In another example of Dexter’s antics, he faked his own death. Complete with a coffin, funeral services, and reception at his mansion. During the reception, Dexter “entered the wake-room with the highest glee; shared in the wine, and threw small change from his window to the gaping crowd of boys who had gathered to witness the last solemn scene” (Knapp, p. 53).

Punctuation page from "A Pickle"
Finally, Dexter sought to add author to his resume and he did just that. First published in 1802, Dexter’s “A Pickle for the Knowing Ones,” is mostly a run-on compilation of Dexter’s thoughts and philosophies with no plot or punctuation. Dexter published a second edition, and addressed his critics in the appendix, adding one full page of punctuation, suggesting readers, “peper and solt it as they plese”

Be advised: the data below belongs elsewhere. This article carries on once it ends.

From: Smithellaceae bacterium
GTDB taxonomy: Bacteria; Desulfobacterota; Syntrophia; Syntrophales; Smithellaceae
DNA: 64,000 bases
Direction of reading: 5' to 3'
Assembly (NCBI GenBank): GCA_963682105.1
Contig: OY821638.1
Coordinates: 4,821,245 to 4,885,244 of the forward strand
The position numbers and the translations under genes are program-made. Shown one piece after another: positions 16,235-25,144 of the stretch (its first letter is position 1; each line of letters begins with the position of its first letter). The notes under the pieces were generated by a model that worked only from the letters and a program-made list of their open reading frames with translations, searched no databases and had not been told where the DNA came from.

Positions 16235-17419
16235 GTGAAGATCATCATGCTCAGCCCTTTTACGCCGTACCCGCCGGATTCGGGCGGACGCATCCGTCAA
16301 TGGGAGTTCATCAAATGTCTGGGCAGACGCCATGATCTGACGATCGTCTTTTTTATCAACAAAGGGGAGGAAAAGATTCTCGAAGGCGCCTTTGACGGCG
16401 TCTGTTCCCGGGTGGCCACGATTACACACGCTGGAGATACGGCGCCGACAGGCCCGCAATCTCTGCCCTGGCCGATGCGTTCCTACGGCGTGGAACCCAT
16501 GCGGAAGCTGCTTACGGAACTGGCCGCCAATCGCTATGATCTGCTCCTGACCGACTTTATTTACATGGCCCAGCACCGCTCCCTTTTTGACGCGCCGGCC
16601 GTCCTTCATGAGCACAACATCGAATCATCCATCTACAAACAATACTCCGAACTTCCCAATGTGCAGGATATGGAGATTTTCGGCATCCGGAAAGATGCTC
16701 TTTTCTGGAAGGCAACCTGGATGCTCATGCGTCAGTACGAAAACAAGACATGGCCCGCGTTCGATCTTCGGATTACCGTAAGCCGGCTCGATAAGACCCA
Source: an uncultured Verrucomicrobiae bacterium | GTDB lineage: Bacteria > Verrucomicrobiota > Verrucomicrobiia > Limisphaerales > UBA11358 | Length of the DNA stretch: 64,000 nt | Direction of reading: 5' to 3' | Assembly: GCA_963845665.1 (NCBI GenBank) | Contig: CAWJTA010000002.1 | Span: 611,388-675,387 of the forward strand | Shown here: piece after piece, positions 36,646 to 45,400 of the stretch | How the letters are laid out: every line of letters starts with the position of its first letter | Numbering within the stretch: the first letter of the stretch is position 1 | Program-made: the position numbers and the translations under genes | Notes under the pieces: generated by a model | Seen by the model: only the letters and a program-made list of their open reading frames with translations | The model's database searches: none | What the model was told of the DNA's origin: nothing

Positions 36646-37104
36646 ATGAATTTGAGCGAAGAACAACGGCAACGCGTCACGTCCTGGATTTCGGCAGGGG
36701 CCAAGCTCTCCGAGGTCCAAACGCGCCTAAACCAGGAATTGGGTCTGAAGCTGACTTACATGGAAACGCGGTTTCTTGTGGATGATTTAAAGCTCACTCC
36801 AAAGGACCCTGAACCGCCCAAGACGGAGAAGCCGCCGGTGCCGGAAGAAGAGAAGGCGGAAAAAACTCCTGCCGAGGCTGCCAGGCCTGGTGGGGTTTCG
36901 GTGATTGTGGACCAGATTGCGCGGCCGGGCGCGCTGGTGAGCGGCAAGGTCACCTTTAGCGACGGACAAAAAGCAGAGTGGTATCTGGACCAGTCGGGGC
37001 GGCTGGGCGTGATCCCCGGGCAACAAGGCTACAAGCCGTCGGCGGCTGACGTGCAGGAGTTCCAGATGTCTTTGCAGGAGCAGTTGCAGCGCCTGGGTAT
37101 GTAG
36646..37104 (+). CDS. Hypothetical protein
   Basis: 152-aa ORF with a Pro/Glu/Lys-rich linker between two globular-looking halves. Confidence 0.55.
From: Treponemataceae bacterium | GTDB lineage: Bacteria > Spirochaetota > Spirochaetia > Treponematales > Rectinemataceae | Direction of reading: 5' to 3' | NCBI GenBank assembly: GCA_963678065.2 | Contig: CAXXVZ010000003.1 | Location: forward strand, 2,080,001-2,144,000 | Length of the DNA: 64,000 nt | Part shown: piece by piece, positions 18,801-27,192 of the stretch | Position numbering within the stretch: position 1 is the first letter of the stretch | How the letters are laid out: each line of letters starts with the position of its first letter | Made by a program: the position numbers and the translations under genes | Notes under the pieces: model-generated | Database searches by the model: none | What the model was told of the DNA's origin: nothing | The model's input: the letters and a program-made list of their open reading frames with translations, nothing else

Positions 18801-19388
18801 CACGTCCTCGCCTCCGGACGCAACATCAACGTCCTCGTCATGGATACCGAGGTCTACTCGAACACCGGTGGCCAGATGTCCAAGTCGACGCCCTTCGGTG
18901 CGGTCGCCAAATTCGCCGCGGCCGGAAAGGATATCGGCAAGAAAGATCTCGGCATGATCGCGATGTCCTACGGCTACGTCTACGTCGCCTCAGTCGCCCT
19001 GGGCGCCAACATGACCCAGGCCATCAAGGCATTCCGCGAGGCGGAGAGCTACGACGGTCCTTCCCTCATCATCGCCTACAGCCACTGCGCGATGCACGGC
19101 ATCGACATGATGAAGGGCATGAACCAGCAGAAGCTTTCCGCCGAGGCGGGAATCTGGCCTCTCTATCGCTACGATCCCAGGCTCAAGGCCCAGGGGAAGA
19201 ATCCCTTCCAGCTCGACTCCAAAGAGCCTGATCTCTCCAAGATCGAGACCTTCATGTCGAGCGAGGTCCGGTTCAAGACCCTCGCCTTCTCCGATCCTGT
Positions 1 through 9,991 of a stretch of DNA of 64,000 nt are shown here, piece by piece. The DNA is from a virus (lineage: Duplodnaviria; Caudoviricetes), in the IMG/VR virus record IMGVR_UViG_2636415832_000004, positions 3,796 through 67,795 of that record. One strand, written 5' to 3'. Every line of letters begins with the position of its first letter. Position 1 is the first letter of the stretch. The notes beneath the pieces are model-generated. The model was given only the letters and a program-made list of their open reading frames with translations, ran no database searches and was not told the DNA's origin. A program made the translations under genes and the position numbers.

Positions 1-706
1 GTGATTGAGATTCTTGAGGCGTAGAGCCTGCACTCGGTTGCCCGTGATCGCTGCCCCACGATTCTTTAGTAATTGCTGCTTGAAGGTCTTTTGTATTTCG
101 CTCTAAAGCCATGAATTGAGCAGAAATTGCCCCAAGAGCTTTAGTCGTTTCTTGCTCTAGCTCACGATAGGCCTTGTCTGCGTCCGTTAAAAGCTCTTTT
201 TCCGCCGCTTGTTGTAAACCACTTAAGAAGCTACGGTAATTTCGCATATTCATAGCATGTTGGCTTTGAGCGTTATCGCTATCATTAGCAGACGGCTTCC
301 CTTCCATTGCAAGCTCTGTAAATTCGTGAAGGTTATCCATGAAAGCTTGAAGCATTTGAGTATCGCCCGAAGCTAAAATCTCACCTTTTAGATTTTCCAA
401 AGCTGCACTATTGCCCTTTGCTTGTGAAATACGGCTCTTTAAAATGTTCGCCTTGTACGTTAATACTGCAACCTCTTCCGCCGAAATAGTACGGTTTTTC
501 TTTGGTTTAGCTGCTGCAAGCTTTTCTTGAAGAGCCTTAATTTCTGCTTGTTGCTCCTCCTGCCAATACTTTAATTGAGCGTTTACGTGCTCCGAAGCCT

A lot can be said about Dexter’s eccentricities, but he was a noted benefactor to the town of Newburyport. He commissioned and bought a new bell for the town meeting house. He bequeathed a large donation to the town after his death and also to his native town of Malden. Newburyport accepted the donation with “gratitude and thankfulness” (Coffin, page 274). Dexter was known to partake in municipal matters such as being named a proprietor for the erection of the Essex Merrimack Bridge. See the 1791 Act Chapter 35 naming him as such.

All of Dexter’s odd endeavors have cemented him as a notable figure in the annals of North Shore history books. For more reading on the one and only Lord Dexter, see below: